Bill would toss protection for medical device makers
WASHINGTON - A day after the Supreme Court decided that federal rules do not protect drug makers from state lawsuits, Democrats in Congress moved to overturn a decision that has shielded medical device companies from similar legal action.
On Wednesday the court turned away Wyeth's claim that it could not be sued in state courts for its drug Phenegran, because it had already been approved by the federal Food and Drug Administration. The ruling upheld a $6.7 million award to a Vermont woman who lost her arm after she was improperly injected with the company's nausea medication.
Seizing on the decision, Democrats reintroduced a bill that would allow similar lawsuits against companies that make heart devices, catheters, hip replacements, and other devices.
"Yesterday the Supreme Court rightfully upheld a patient's right to legal recourse after sustaining an injury from a pharmaceutical product," said Representative Frank Pallone, of New Jersey. "Today, we introduce legislation that gives patients that same right when injured by a medical device."
The idea that corporations are shielded from state liability claims by federal rules is relatively new and was pushed under the Bush administration.
Last year, the Supreme Court agreed with the preemption policy in a case involving medical devices, ruling a patient injured by a Medtronic catheter could not sue under state laws. That case turned on a provision of federal law prohibiting states from imposing their own requirements on the devices. There's no similar provision for drugs. Since then thousands of lawsuits against Medtronic and other device companies have been dismissed by lower courts.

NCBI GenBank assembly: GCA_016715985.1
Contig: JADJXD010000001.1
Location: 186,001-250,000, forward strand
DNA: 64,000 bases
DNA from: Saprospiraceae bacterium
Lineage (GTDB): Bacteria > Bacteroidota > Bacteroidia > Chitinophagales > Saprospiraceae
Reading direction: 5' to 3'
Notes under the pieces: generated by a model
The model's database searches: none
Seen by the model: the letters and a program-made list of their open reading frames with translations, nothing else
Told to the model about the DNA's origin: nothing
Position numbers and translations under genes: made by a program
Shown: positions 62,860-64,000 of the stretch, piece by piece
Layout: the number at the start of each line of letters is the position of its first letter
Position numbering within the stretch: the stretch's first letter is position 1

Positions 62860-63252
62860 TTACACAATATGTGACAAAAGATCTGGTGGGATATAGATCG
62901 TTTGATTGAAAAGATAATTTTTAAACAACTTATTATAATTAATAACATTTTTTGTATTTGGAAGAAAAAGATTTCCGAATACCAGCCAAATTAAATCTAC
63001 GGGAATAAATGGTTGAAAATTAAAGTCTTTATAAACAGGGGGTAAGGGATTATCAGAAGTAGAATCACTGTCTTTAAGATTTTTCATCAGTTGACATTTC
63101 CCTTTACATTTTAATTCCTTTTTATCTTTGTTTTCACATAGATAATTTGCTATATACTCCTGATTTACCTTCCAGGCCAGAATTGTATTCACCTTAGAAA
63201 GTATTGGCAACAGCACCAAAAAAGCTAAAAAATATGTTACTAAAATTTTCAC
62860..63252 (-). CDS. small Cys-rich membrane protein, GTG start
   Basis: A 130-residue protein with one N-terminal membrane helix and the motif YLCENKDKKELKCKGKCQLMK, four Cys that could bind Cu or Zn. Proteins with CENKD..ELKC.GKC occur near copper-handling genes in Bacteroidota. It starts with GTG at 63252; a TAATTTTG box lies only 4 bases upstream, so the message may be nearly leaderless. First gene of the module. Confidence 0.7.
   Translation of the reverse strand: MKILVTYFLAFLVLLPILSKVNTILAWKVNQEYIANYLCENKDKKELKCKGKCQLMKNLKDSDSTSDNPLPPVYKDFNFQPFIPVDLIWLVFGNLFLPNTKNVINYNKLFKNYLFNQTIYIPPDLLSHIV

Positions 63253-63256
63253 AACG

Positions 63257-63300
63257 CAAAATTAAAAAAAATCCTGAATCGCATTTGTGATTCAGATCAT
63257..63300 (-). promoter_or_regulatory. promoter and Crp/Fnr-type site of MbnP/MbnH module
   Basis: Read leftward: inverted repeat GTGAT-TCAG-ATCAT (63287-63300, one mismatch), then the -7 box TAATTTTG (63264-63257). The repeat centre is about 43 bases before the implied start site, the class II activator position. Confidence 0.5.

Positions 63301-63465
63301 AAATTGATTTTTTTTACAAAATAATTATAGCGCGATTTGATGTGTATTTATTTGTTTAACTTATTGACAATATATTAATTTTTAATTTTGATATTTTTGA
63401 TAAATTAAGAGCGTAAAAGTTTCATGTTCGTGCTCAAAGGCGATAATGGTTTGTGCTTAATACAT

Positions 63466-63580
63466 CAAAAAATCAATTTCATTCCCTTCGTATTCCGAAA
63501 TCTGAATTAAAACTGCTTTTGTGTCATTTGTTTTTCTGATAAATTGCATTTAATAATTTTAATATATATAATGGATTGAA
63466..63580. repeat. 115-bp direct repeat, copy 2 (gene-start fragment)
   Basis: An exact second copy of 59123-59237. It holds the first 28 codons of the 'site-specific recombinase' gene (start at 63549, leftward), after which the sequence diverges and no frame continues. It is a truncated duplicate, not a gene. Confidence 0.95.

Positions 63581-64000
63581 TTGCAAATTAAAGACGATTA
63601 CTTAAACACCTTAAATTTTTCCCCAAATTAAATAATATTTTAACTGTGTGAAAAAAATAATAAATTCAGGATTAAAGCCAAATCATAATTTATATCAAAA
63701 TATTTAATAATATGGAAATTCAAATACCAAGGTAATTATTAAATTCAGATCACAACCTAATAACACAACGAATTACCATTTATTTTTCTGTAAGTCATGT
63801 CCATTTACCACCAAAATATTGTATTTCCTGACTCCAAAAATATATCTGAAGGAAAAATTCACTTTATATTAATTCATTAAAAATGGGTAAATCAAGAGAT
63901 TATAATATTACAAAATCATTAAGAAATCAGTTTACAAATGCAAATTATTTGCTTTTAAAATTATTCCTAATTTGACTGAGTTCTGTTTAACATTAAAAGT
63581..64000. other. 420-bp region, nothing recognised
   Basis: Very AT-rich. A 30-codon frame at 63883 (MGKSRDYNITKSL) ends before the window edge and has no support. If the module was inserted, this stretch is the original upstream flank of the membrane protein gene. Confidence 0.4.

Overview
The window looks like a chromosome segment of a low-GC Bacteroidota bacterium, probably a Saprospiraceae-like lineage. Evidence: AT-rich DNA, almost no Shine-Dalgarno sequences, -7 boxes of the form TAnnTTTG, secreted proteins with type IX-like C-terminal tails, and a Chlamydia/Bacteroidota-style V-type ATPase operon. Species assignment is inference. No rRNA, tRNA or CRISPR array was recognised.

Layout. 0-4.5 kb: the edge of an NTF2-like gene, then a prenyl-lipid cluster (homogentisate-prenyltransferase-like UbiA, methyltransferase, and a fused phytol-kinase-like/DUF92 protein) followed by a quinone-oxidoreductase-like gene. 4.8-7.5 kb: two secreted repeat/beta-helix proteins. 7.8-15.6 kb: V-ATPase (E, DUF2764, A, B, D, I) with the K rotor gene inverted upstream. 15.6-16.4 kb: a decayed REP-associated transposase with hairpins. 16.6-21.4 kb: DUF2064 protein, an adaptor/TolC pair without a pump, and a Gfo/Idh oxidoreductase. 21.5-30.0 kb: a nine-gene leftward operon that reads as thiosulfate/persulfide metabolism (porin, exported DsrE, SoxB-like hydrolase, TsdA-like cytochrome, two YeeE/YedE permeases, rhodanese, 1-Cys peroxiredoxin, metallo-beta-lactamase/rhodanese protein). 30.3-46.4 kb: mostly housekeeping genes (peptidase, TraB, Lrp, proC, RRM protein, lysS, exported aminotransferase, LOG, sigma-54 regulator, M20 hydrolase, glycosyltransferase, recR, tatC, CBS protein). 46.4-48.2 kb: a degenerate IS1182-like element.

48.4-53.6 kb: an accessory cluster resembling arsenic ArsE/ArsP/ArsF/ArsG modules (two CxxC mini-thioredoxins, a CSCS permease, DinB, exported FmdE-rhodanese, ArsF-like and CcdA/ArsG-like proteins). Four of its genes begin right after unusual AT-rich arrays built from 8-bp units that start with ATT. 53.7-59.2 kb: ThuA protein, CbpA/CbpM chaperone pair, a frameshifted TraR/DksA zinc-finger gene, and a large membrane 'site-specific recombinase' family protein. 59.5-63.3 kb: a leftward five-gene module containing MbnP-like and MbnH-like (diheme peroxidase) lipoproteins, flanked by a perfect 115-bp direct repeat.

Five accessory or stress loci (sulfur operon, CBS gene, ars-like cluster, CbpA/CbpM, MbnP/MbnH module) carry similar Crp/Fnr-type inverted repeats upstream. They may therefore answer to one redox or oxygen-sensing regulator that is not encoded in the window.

But Pallone and other Democrats said that decision ignored decades of precedent, in which lawsuits brought by patients in state courts helped bolster safety regulation at the federal level. The bill to restore liability claims against device makers is cosponsored by Representative Henry Waxman, who chairs the Energy and Commerce Committee. He is expected to hold hearings on the issue.
The device industry's chief lobbying group slammed the effort, saying it will "produce a chilling effect on medical innovation, create more lawsuits, and ultimately result in higher healthcare costs."
The Advanced Medical Technology Association said the legislation would allow state courts to second-guess medical experts at the FDA and create a "patchwork of inconsistent and confusing guidance."